For the last four years my husband has had a daily 50-mile commute. That will change this week as his company moves to a nearby Boston neighborhood and he gets to save many hours each week driving. But with this tremendous and exciting change comes a quiet loss.
In the spirit of taking a Tiny Adventure, for those four years my husband has sweetened his daily work round with frequent hikes at the town conservation land. Tucked away behind the company's parking lot, the entrance of the former dairy farm and orchard is hard to find unless you know it's there. But a few feet from the tarmac you enter a rising wood through which a deep leafy lane ascends. Old boundaries are overgrown. Fallen trees confuse the path, but eventually the lane opens on an upland of meadow, granite outcrops, and the rimming remains of old New England fieldstone walls. The other side of a short promontary the land drops to a marshy spot and up again to the orchard's remains. Evidence of quarrying lies in a side valley.
My husband, surruptiously wearing low hiking boots at his desk and thankful for a relaxed dress policy at work, took every opportunity he could to walk through the woods, ascend the hill and traverse the land, returning refreshed, with eyes bright, often with photographs of some small nature discovery, and his head brimming with words.
He wrote a long poem for our oldest son, who himself aspires to poetry, as a Christmas gift over the course of two winters; two gifts, the beginning and the end. After the first's reading, in the Christmas morning living room that winter, there was a pause at the fragment's conclusion and we all wondered at this quiet accountant who was full of such glories. My youngest broke the silence with, "What manner of man are you???" summing up the thoughts of us all, and also breaking the moment with laughter. The next year he concluded the long poem and tears came instead at the beautiful piece.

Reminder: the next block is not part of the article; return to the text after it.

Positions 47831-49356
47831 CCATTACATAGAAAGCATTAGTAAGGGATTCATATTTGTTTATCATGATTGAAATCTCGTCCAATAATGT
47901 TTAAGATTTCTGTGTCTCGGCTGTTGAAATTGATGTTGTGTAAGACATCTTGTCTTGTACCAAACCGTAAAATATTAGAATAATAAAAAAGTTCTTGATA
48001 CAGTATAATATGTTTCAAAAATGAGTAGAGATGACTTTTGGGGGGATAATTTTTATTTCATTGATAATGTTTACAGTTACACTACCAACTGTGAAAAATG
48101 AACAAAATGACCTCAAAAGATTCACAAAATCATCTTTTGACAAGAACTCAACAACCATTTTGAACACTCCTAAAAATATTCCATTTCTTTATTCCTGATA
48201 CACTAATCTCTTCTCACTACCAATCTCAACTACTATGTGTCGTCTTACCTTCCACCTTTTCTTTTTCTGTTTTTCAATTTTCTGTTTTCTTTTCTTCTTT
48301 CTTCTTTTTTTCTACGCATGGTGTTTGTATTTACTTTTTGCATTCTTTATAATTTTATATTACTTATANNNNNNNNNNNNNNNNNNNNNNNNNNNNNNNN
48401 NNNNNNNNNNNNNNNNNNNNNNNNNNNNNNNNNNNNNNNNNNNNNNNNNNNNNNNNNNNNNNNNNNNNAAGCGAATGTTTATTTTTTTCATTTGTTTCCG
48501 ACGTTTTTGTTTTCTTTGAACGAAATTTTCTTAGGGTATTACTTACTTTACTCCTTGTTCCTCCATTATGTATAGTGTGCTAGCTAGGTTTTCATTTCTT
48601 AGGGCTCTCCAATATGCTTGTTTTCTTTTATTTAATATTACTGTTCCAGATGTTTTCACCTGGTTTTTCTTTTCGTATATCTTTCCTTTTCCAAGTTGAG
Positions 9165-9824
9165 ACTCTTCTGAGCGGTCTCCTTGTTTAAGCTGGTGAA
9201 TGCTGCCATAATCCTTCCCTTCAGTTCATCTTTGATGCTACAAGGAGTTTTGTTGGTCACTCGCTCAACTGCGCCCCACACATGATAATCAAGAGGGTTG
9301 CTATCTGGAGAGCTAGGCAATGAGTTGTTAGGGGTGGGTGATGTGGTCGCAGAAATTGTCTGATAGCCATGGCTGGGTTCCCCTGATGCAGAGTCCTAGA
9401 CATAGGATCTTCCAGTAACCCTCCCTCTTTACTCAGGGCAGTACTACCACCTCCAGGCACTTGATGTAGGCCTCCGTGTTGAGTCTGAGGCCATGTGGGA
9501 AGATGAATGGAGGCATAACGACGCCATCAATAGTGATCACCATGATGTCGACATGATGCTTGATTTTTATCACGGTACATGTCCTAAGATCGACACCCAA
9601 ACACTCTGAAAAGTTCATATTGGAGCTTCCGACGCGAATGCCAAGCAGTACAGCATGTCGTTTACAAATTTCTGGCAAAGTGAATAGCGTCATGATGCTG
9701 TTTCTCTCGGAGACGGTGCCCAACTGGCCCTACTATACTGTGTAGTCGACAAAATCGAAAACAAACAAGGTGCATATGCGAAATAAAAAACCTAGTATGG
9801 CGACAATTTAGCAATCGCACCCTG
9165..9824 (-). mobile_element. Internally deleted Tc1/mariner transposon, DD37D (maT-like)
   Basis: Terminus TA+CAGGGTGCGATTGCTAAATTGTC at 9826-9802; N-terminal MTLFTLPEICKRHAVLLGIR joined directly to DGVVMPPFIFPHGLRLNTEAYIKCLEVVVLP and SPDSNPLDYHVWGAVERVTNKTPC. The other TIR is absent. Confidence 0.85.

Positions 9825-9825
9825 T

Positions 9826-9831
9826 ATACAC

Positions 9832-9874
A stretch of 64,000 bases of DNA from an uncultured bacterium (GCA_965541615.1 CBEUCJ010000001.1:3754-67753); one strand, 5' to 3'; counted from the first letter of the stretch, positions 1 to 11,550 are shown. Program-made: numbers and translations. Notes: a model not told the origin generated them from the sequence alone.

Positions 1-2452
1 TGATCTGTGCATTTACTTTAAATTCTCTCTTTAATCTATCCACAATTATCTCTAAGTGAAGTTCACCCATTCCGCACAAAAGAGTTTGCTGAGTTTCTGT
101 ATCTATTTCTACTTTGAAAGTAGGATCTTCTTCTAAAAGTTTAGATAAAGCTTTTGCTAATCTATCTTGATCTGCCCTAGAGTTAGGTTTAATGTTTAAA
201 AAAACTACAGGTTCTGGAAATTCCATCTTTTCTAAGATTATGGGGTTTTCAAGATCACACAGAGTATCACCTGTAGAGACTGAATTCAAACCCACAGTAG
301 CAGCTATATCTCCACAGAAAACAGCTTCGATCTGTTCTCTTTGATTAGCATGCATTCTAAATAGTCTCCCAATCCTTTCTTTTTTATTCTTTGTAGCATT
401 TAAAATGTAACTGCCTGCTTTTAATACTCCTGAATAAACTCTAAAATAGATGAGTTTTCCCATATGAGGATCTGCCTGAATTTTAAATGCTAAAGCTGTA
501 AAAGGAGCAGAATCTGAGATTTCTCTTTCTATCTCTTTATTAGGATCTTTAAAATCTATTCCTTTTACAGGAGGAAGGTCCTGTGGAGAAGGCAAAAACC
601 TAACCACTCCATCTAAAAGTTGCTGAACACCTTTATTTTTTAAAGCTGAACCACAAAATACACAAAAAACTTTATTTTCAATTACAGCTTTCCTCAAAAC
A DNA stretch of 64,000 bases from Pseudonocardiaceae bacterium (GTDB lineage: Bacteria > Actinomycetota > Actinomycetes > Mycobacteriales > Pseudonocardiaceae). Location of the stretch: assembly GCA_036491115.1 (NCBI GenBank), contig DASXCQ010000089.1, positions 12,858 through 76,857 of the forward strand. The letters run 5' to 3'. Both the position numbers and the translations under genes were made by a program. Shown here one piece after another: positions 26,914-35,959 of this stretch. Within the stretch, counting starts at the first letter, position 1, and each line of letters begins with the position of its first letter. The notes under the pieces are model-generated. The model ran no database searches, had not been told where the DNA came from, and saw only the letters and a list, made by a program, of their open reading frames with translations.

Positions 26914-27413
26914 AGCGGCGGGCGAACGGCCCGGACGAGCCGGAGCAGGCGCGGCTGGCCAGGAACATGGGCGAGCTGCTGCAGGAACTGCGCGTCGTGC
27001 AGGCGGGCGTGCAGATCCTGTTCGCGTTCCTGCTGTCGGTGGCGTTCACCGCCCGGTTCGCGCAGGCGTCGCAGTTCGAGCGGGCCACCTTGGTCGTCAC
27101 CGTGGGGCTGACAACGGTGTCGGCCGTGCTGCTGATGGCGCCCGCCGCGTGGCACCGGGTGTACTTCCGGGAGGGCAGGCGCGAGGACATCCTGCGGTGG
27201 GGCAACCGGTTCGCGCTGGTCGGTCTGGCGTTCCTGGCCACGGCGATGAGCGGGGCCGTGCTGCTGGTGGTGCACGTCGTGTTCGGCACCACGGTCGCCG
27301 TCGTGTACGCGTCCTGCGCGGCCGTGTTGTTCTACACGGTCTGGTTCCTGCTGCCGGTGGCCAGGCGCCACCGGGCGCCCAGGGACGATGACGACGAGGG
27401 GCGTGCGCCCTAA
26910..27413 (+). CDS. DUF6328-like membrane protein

My husband was taught poetry writing by Professor Engels, himself a student of Robert Frost. Rich with the simplicity but profundity of Frost, my husband wrote about the conservation land. And this week he completed a new poem, a farewell. He will gather with the coworkers who have joined him on these walks in a sort of informal outing club, go down to the small bridge that crosses the marshy dip of the land, and say farewell to this lovely quiet spot, before removing to the hustle of Boston at the opening of next week's work.
I have enjoyed many walks there, though not nearly enough. Our oldest son drove out to the conservation land this month on a day off from college and joined my husband there for the first time, before it was too late, seeing what he'd only seen in his mind's eye, those Christmas days filled with heartfelt poetry dedicated to him.
Often my husband would take a moment to send me a text while on his walk. He once spotted a weasel running along the fieldstone wall and had to let me know. At other times he's sent over marvellous blue skies, brilliant leaves, a vista of the pond, or outcroppings of granite. Even a hummingbird that surprised him, hovering still above the summer flowers. But more often that not, some smaller sight or less spectacular noticing. I especially enjoyed learning about the common yet magical plant, milkweed, that grows in abundance in the meadow.
Last week at our neighborhood's Open Studio event, I spotted a lovely block print of milkweed entitled, Letting Go, by a favorite local artist, Anne Nydam, and we bought it. Favored by monarch butterflies and a surprising number of other orange insects that can stomach it's poisonous sap, the plant is interesting in all seasons. But the silky seeds are a wonder each fall as they separate, spread, and float off across the landscape.
With one hand we let go of treasures and with the other reach out for the new. I wonder where my husband and his coworkers will find near their new much-anticipated space? There is always somewhere.